According to some new findings, there is a connection between a diet rich in poultry and red meat and a higher risk of developing diabetes among Singapore Chinese.
Duke-NUS Medical School had released its research on September the 5th (Tuesday). In it, they reported that those individuals who consumed more red meat had a 23% higher chance of developing diabetes in comparison to those who ate less of it.
As for poultry lovers, they were 15% more likely to develop diabetes. Diabetes is a chronic ailment where one’s blood glucose levels are abnormal. This compared to those individuals who ate little of these products, including chicken meat.
Well, you see, the culprit here is the dietary heme-iron content which one can find in these meats. Dark or red meat, such as, say, pork or beef, contains a rather high amount of what one calls myoglobin protein. This protein carries the heme-iron for oxygen binding.
The more myoglobin the meat contains, the darker it is in color. Some parts of a chicken (for example, its thigh area) are classified as dark meat as well. This heme iron may accumulate in one’s liver and pancreas, thus causing oxidative stress.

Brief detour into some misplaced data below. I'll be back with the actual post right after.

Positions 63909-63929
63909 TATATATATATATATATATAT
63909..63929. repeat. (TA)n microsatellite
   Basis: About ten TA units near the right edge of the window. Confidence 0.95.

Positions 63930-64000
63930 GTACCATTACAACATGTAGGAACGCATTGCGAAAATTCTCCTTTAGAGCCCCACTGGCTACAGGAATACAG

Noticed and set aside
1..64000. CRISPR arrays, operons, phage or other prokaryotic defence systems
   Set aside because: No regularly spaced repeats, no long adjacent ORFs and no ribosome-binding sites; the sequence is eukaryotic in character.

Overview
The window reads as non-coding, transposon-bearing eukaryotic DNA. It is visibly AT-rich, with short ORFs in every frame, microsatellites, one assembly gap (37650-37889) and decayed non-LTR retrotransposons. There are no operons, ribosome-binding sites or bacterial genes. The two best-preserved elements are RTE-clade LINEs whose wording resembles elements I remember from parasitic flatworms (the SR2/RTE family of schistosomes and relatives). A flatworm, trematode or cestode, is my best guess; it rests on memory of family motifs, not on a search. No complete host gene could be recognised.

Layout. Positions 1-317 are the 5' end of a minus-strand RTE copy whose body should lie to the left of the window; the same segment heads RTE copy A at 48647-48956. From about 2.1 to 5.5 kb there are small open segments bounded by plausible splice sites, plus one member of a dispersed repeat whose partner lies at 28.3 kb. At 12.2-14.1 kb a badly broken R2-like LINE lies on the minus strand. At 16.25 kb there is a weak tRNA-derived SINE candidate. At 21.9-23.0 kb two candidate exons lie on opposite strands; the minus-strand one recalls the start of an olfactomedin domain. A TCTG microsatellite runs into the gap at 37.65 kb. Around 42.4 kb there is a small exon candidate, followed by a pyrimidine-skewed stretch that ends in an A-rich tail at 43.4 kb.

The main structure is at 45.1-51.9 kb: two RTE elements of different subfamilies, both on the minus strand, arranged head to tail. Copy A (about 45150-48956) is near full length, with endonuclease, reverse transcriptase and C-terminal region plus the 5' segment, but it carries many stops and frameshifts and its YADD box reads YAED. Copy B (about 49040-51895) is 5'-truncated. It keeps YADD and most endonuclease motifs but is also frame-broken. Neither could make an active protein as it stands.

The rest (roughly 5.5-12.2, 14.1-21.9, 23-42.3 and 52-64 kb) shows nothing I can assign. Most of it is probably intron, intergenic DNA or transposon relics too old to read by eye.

This substance also has an effect on certain pancreatic cells, which happen to be involved in insulin secretion (our body’s regulator of blood glucose levels).
And yet, non-heme-iron, which also happens to be found in certain meats (other than plant-based foods like nuts and fruit), can be regulated by our body much more easily.
The study carried out by Duke-NUS Medical School involved as many as 45,411 Singapore Chinese permanent residents and citizens, between the ages of 45-74. Researchers recruited them and tracked them between the period 1993-2010.
They were interviewed twice concerning their diet. They used a questionnaire containing 165 food items, 33 of which had meat.
Duke-NUS Medical School’s Professor Koh Woon Puay, who also happens to be a senior author of this study, claimed that cutting down on one’s meat intake would indeed be a step in the right direction.
But he made sure to add that there is no need to remove all meat from our daily diets. People just need to decrease their intake, particularly when it comes to red meat. Instead, they can opt for shellfish, fish, chicken breast or even plant-based protein-rich foods and dairy products.
It will be well worth it. Remember, reducing your risk of diabetes is always more important than indulging more than you should on certain meats. Stay conscious and healthy, dear readers.